European markets closed sharply lower on Wednesday after geopolitical risks increased uncertainty among investors and the price of Brent crude hit its lowest level in over 11 years.
North Korea nuclear test; Saudi tensions
The gloomy start to the European trading day came amid news of a hydrogen bomb test conducted by North Korea overnight, and continued to persist throughout trade.
North Korea announced the test following reports of a 5.1 magnitude earthquake near a nuclear testing site in the politically isolated country. North Korea's state-owned television station later confirmed that the country had conducted a test and said that it won't give up nuclear capability unless U.S. drops its hostile foreign policy towards the country.
News of the test pushed Japanese and South Korean stocks lower in Asia overnight, spurring investors to instead seek safer assets.
Saudi Arabia-Iran row
Investors also watched for developments in relations between Saudi Arabia and Iran, two opposing Middle Eastern powerhouses, following Saudi's execution of a prominent Shiite cleric which prompted protests in Iran.
The row has prompted fears for Syrian peace talks, in which both countries are involved, but on Tuesday Saudi Arabia signaled its soured relations with Iran would not affect talks on Syria, another round of which is scheduled in Geneva this month, Reuters reported.
With all the talk about geopolitical tensions, some defense stocks were trading higher. Britain's BAE Systems finished top of the STOXX 600, up 3.7 percent.
Oil, miners tumble
Meanwhile, oil prices hit their lowest in over 11 years on Wednesday, with Brent crude slipping over 5 percent by Europe's close to $34.57, while U.S. crude was down over a $1 at $34.35. Oversupply concerns added pressure and the Energy Information Administration announced the U.S. had added 10.1 million barrels of gasoline in the previous week.
Metal prices continued to come under pressure amid concerns over the Chinese economy. Mining stocks including BHP Billiton and Rio Tinto both off more than 4.5 percent, dragging down the mining-heavy FTSE 100 index. ArcelorMittal closed down over 6 percent.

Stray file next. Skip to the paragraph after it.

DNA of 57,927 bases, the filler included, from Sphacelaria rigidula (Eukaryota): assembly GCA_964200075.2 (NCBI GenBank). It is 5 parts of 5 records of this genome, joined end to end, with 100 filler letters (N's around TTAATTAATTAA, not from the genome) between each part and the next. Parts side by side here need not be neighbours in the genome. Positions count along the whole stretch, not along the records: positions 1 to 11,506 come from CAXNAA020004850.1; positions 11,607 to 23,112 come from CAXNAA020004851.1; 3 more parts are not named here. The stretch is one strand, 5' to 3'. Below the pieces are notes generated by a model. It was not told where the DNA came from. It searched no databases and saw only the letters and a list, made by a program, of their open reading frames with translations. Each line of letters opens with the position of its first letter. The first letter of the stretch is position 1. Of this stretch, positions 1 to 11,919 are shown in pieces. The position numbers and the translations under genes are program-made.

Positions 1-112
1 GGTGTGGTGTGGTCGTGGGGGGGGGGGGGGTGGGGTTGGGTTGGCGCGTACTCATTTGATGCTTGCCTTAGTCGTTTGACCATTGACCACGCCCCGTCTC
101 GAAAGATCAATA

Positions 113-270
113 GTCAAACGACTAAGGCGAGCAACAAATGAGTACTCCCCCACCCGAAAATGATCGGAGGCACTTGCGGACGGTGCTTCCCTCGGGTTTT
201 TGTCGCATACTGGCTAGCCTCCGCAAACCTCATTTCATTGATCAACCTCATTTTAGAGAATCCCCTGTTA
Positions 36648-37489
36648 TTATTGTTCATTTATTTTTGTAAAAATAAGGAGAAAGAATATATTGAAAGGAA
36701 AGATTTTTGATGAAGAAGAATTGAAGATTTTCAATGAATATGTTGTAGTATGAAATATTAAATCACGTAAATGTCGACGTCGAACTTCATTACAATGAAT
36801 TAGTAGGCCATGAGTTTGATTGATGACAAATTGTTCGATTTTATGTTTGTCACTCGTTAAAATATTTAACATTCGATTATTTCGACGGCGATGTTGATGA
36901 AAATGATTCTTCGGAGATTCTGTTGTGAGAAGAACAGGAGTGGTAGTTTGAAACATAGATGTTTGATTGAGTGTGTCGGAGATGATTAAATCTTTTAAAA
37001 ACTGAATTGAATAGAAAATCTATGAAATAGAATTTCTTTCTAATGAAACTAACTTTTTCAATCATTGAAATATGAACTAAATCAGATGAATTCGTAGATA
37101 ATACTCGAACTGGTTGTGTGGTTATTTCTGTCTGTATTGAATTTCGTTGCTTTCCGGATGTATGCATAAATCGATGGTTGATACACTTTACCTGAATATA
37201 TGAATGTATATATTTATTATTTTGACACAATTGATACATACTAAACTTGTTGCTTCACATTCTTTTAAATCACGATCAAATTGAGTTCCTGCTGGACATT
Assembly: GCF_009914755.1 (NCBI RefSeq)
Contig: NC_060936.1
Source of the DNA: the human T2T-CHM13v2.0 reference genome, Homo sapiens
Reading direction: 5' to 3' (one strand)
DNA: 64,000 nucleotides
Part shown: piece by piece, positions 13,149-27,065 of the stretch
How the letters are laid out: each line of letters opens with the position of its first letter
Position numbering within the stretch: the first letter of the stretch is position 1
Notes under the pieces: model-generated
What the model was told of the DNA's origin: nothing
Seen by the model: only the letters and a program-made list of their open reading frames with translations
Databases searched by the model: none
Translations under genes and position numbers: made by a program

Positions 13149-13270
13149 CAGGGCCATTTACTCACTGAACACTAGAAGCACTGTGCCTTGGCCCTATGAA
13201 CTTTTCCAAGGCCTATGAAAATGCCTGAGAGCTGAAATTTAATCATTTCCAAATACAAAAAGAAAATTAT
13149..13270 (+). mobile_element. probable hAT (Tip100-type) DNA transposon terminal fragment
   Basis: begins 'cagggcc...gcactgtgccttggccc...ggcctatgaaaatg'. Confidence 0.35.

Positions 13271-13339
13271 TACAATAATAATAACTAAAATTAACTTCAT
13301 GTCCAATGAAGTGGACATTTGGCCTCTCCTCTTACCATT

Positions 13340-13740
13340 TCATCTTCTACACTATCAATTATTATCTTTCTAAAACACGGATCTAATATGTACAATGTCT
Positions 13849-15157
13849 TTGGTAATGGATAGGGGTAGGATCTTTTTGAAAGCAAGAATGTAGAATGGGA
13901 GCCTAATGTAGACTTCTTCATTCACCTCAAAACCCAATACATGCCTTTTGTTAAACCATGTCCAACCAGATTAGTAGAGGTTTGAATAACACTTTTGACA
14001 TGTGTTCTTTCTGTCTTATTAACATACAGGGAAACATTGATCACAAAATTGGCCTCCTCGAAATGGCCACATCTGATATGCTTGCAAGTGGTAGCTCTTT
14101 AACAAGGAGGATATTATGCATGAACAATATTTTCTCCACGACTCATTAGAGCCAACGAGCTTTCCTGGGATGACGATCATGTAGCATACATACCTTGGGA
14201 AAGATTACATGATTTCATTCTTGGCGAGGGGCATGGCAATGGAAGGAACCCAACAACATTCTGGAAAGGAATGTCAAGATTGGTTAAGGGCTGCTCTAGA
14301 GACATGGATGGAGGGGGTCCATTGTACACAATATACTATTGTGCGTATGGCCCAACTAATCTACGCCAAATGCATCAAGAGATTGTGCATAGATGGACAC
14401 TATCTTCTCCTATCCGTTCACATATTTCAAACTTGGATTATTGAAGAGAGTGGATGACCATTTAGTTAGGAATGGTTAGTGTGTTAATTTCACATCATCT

Apple report hurts suppliers; Autos sinks
Shares of Apple's European suppliers were sharply lower on Wednesday after a report released on Tuesday suggested that the U.S. technology giant may significantly slash its iPhone 6S and 6S Plus output.
Dialog Semiconductor ended 5.6 percent down, while Austria Microsystems and ARM Holdings also closed sharply lower.
In the U.S., car sales hit a record of 17.47 million vehicles in 2015, but this was not reflected in the share price movement of the auto sector in Europe.
BMW shares fell over 3 percent despite recording an overall rise in U.S. sales for the year. Vehicle sales in just December fell from the same time last year. Meanwhile, Daimler, the owner of Mercedes-Benz, also closed lower despite sales rising year-on-year in December.
Volkswagen shares ended over 2 percent down after seeing another slump in sales in December amid the diesel emissions scandal. Volkswagen's Brand Chief Herbert Diess said on Tuesday the company is confident it will find an "acceptable solution" to bring nearly 500,000 diesel vehicles into compliance with U.S. emissions laws.
On the data front, Markit's euro zone final composite purchasing manager's index (PMI) for December came in at 54.3.